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Published: February 1st 2014
It is one of the least visited tourist destinations in the world. The mostly empty Ethiopian Airlines flight contained just one other fellow traveller as our small plane uneasily bobbled to its destination of Hargeisa in Somaliland. Passing through immigration and collecting luggage was relatively easy and I was soon in a taxi bouncing along rough roads of a city in the horn of Africa. The scene before me was exactly as I had imagined – dust and dirt was kicked up by the passing traffic, and when it parted, I could espy men sitting out the front of whitewashed walls, sipping a hot beverage and chatting beneath the warm sun. Children gambolled in the side streets amongst small squat homes with flat roofs, whilst the colour to this scene was added by the vibrant hues of the hijab
worn by the women who were more visible on the streets than I had expected.
This journey was inspired by Stuart
whose 2008 journey to Somaliland, My second home
, piqued my interest in this destination that had it sitting of my wish list for years. However, the final impetus came from Jonas of Jonas Journeys – his second of three Somaliland blogs
detailing his travels in 2013, convinced
me that the same safe and welcome environment that greeted Stuart five years before was still awaiting my arrival.
Many people question the safety of some destinations I travel, but experience has taught me that the most accurate information is not the media, government advisories or people who rely on either of these sources, but instead locals and fellow travellers. Both Stuart and Jonas informed me that Somaliland was safe, but I discovered that not only is Somaliland free from danger, but it is one of the safest and friendliest destinations I have ever visited.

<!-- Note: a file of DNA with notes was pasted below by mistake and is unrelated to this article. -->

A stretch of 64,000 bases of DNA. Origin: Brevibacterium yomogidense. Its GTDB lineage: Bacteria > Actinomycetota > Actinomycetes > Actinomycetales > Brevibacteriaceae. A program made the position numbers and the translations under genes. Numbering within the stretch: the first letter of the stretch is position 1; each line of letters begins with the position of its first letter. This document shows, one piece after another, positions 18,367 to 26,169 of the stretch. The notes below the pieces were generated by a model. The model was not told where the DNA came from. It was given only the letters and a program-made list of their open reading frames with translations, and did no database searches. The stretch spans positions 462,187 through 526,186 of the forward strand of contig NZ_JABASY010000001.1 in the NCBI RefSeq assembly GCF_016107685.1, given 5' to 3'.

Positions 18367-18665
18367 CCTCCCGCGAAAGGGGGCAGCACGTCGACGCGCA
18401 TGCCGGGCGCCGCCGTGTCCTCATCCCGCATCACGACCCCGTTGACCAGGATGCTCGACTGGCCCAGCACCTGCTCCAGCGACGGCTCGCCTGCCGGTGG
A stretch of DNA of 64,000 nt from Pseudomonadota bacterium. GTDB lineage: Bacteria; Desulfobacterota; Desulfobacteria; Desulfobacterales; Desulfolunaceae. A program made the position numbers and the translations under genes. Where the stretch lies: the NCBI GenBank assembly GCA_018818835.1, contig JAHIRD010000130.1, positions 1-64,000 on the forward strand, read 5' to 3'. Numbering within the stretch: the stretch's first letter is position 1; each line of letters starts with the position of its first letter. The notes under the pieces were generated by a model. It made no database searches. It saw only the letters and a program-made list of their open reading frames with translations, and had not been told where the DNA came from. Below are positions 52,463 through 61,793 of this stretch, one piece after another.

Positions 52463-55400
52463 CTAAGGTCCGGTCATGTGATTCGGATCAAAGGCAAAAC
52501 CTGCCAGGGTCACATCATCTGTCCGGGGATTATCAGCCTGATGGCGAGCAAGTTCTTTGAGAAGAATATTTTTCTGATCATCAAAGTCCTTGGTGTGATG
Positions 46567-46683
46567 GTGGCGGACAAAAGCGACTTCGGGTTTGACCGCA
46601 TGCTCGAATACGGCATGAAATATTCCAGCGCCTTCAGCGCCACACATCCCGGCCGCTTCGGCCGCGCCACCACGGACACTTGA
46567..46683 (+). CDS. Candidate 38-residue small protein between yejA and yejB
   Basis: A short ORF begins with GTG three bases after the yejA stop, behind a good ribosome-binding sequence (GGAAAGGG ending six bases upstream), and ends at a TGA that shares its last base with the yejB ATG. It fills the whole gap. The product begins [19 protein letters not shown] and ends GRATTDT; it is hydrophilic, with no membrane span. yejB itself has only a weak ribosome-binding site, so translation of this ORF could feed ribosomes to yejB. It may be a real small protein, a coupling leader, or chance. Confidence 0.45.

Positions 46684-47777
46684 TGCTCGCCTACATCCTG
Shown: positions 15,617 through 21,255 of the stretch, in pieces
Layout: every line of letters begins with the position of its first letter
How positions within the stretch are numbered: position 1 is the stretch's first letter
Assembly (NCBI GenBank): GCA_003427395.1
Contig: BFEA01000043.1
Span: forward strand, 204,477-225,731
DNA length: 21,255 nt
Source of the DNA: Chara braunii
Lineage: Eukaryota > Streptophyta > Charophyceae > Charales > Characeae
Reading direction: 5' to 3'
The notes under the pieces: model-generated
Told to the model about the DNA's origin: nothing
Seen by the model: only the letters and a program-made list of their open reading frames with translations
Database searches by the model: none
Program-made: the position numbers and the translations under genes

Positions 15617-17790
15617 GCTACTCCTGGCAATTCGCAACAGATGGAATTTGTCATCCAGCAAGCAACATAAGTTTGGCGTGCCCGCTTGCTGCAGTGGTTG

The most obvious manifestation of this secure environment was the money changers. Lining the streets in one part of the Hargeisa, men reclined in chairs behind walls of cash, and they carried no weapons or any other protection from theft. Even more remarkable were those tasked with loading wheelbarrows full of money for lodging elsewhere. The amount of Somaliland Shillings sitting with each moneychanger was worth thousands of dollars, which when converted to the local cost of living is an absolute fortune. Nearby, women sold gold in the street, only covered to protect the jewellery from the ubiquitous dirt, and again there was
no form of protection afforded these goods. The female stall owners could even leave the gold unattended and knew that everything would be untouched upon their return. I have never witnessed such a potent display of public safety anywhere else in the world.
I could comfortably walk around the streets at any time of day or evening and never felt threatened. The only incidents that occurred were the occasional (mostly older) men suspicious of foreigners and especially my camera, with one claiming that I was from the CIA. Another instructed me that I needed a permit to take photos, so when I challenged his false assertion, he accused me of all manner of preposterous actions, at which time other sane Somalilanders dragged him away so that I could once again enjoy the streets of Hargeisa free from hassle.
With alcohol prohibited in Somaliland, there was never any danger of being approached by an aggressive drunk, but the drug of choice was khat
– and it was more endemic than in Yemen – green coloured stalls could be found literally everywhere. This was the biggest social problem I saw in Somaliland, and it turned a good portion of the
male population into vague, listless individuals. As with any society where a drug, whether alcohol, cigarettes or khat
, is integral to social interaction, it is an issue that must be addressed.
My accommodation of choice (also frequented by Stuart and Jonas) was the Oriental Hotel